Almost a month after Merry Land & Investment Co. Inc. announced plans to merge with Chicago-based Equity Residential Properties to create more shareholder value, the Augusta-based real estate investment trust's stock price is back to what it was before the deal was struck.
Merry Land stock closed Tuesday at $21.63 a share.
But, Merry Land officials say, that does not mean all is lost.
Had it not been for the $2.2 billion deal announcement with Equity, the Augusta-based company's stock probably would be trading at a much lower price -- less than $20 a share, said W. Tennent Houston, Merry Land's president and chief executive officer.
Recent downturns in the stock market have caused companies' stock prices to drop across the board, analysts say. The Dow Jones industrial average plunged 299.43 points Tuesday in its third-biggest point drop ever, extending a 2 1/2 -week slide that has shaken confidence in the stock market's ability to keep rising.
Equity Residential's stock price fell to one of its lowest levels in the past year. It closed Tuesday at $40.69 a share -- $6 less than what it traded at when the merger was announced, and about $15 a share less than its 52-week high in October.
As a result, Merry Land's stock price -- which is tied to Equity Residential's because of the merger -- has dropped, too.
"The marketplace, right now, is trading lower," said Chuck Smith, an Edward Jones investment representative in North Augusta. "It's not just Equity Residential, it's everybody. It's the mood of the market."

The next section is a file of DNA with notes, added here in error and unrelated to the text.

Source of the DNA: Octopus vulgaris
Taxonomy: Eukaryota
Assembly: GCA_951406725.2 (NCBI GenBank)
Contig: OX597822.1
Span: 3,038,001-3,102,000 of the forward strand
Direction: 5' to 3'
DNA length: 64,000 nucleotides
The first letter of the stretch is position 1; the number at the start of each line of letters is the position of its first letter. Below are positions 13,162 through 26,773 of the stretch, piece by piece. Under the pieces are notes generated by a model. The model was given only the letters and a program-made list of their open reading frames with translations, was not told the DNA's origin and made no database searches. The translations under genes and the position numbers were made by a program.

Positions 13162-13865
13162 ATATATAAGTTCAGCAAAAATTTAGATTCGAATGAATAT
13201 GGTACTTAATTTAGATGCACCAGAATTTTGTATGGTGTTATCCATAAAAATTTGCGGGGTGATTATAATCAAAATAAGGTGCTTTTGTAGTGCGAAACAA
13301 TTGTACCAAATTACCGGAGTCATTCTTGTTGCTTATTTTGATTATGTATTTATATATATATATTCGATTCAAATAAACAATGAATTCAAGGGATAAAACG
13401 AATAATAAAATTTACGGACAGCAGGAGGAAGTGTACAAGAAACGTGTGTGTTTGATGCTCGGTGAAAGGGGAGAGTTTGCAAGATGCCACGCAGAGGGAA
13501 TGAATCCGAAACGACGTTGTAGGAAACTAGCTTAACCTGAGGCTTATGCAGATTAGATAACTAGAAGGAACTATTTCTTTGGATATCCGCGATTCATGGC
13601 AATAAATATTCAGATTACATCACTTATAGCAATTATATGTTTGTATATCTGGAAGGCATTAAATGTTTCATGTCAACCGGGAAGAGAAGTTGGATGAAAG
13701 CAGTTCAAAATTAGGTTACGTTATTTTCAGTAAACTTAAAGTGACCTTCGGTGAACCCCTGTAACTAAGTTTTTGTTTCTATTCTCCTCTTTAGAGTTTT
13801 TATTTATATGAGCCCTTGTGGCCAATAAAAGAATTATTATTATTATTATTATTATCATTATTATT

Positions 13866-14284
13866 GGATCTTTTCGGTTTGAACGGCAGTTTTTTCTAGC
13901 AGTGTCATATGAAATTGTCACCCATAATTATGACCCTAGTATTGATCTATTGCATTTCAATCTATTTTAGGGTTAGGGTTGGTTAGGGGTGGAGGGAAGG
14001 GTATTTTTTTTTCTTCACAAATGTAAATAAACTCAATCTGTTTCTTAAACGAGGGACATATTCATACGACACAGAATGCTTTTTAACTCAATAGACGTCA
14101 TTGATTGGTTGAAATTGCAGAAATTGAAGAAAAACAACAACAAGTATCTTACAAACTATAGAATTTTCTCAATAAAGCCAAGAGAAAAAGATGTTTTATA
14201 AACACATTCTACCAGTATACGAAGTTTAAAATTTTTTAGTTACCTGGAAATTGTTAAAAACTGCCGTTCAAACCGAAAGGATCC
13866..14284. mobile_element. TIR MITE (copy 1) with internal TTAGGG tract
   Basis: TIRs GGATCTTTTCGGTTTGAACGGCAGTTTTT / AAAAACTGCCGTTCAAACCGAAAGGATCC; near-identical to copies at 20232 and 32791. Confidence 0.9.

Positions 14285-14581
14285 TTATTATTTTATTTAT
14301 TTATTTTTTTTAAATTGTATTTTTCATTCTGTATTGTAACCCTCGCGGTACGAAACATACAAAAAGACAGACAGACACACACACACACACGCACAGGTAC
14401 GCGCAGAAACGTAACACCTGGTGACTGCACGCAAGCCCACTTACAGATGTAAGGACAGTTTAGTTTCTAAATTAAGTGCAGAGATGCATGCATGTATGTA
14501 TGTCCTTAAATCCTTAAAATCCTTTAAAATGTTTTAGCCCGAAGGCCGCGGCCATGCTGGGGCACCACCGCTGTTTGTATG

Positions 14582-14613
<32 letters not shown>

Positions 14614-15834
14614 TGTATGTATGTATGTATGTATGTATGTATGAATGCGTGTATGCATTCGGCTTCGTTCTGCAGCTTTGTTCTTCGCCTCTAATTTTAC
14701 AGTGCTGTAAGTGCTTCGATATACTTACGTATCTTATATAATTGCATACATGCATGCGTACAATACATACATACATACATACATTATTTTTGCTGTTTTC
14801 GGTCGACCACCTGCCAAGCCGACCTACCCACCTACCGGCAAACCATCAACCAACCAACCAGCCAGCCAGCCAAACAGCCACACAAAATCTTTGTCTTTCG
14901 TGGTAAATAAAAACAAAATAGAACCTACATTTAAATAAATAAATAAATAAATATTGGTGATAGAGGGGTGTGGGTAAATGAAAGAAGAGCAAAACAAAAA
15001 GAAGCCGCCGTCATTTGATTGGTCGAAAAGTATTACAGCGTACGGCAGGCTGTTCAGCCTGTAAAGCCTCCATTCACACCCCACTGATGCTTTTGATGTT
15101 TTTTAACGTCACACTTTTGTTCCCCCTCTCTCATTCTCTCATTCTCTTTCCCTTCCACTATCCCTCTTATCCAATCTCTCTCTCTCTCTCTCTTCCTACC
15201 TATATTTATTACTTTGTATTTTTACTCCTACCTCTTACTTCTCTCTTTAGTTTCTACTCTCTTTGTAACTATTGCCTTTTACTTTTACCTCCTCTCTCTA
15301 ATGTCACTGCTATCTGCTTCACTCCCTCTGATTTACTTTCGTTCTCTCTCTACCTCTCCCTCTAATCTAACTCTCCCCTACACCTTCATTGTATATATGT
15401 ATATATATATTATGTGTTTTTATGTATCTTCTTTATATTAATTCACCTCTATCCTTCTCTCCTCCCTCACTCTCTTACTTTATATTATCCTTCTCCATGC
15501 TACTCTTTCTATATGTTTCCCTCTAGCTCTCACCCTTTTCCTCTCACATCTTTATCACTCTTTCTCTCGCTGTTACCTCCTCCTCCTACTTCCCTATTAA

Therefore, it appears that the declining market -- not the merger deal with Equity Residential -- is causing the stock prices to drop, brokers said.
"Equity Residential is a good company," Mr. Smith said. "I know a lot of people out there who have it as one of their top picks as a buy candidate."
The two real estate investment trusts announced a deal July 8.
The merger would give Merry Land investors 0.53 share of Equity Residential stock for every Merry Land share; and one share of Merry Land Properties Inc. -- a smaller, spinoff corporation -- for every 20 shares of Merry Land. The deal, which is expected to close in November, must be approved by shareholders.
The announcement created a bump in Merry Land's stock price, pushing it up to more than $24 a share and giving the company shareholders about a 20 percent premium. But since then, the stock price has steadily fallen.
Relative to what Merry Land's stock prices could be had there not been a deal, Merry Land shareholders are better off because of the pending merger, Mr. Houston said.
REITs, which were created in the 1960s, are different from conventional public stock corporations in that they pay little or no federal corporate income tax. Instead, they are required by law to distribute 95 percent of their taxable income as dividends.
Many investors think of REITs much the same way they do a mutual fund, utility stock, treasury bond or certificate of deposit. They have not been appreciating as rapidly as other stocks, but offer a return through dividends, analysts say.
Because of the tax status advantage, hundreds of REITs went public in the early 1990s. Now, many of the less successful REITs are being bought by larger REITs, analysts say.
Barry Wheeler, of Wheeler Securities, said Merry Land's stock price is not likely to be affected by much except changes in the price of Equity Residential stock because of the pending merger. And while both Mery Land and Equity Residential appear solid companies, the merger has not generated much excitement.
"Not everybody seems to be crazy about the deal," Mr. Wheeler said, "because if they were crazy about it, it would run the price up."
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